Holidaymakers paying billions in hidden currency fees

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Holidaymakers paying billions in hidden currency fees

By Mark Fairlie

Hidden currency fees cost British travellers thousands of pounds when they buy foreign cash, says new research from Capital Economics.

The analysis shows that, in 2015 alone, the UK public lost more than £5.6 billion to these secret bank and broker fees without realising; including more than a billion pounds in holiday money, overseas cash withdrawals and cash purchases.

Currency firm Transferwise has also said that traditional banks are charging anywhere up to 5% in hidden costs when Brits send money to a bank account abroad, meaning people across the UK are paying out to access their own money.

Hidden fees costing £17,000 per person

In a survey of more than 8,000 UK customers, Transferwise found considerable costs for both individuals and businesses making transactions overseas in the foreign exchange market, the BBC said.

If a holidaymaker were to transfer GBP (£) to USD ($), a typical UK bank could offer an exchange rate of 1.18 compared to the interbank rate – the rate at which banks transfer money to each other – of 1.23.

So, for every £1000 transferred, the consumer would ‘lose’ $50 of their own money. Since this loss is not included in the officially stated charges, it is technically considered a ‘hidden fee’ which many believe banks should have to declare.

Transferwise is just one of three tech companies commissioned to research into these hidden fees by YouGov and Consumer Intelligence. The study found that the average Brit will pay more than £5,000 in hidden fees over their lifetime.

When inflation is taken into account, this equates to nearly £17,000 just in hidden charges for exchanging their currency. And it’s not just holidaymakers that are losing money to these deals.

Because of considerable foreign exchange mark-ups, small and medium-sized businesses in the UK have been charged around £4.1 billion in hidden fees; equating to roughly £755 per company.

The real cost of “free” holiday money

Holidaymakers paying billions in hidden currency fees

Transferwise claim on their ‘Stop Hidden Fees’ site that the “British public is owed £5,668,000,000” in hidden fees added on to their currency exchange.

The campaign also calls out suppliers on the average cost of hidden fees when changing £500 into euros.

Whilst many providers stress things such as 0% commission, “free” or zero fees, consumers actually pay £30.47 when exchanging through the Post Office, £22.57 through Thomas Cook, and a shocking £51.97 with Travelex through Heathrow.

Kristo Käärmann from Transferwise, says that it is

“fine to charge a fee for the service but people should know what that fee is rather than hiding it from customers who think they are paying zero or negligible fees.”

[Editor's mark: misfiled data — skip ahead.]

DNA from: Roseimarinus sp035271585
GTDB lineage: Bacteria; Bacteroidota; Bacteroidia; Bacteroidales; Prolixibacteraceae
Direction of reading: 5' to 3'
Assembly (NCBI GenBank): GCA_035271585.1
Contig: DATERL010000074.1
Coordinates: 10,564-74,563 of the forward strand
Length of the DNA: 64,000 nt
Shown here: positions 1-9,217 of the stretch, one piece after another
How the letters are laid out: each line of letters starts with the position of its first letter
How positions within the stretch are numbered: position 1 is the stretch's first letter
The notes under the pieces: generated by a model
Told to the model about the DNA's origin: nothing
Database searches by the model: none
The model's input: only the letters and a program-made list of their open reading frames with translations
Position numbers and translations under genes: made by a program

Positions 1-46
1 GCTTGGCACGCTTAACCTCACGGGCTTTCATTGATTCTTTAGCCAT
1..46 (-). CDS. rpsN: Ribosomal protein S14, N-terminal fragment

The price of international transfers has also been shown to cost more than suppliers initially tell customers. When sending £1,000 to euros, banks and building societies such as HSBC will state prices as low as £4 whilst actually charging between £40 and £65 per transfer.

Trouble finding the best deal

A study by the government’s Behavioural Insights Team also found that more than half of those surveyed were unable to pick the best of four different foreign exchange deals when presented with information typically supplied by providers such as banks, post offices and the bureaux de change.

This shows just how unclear the British public are when it comes to deciding which deals offer value for money.

Elisabeth Costa from the Behavioural Insights Team told the BBC that

“small businesses and consumers in the UK are charged billions each year in hidden foreign exchange transaction fees. We found that adding clearer information, particularly total costs in pounds, greatly increased consumers’ ability to identify the best value deal.”

Consumer journalist and spokesperson for the Stop Hidden Fees campaign, Harry Wallop, says that it is

“impossible to know how much your foreign currency is costing you”.

When buying holiday money or making international transactions, pricing structures are often designed in order to “confuse you and obscure the real costs”, says Wallop, allowing banks and brokers to overcharge without consumers realising.

Wallop adds: “It’s time the Government took action on behalf of the consumer and deliver on their pledge to Stop Hidden Fees.”

By | 2018-05-30T10:09:32+00:00 May 24th, 2018|Banking, Personal Finance|0 Comments

About the Author:

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Journalist, Mark Farlie, provides cutting edge articles with a focus on plain English & zero jargon. With a breadth of interests, Mark writes on topics such as; personal finance, commercial finance, B2B, marketing, law and technology.

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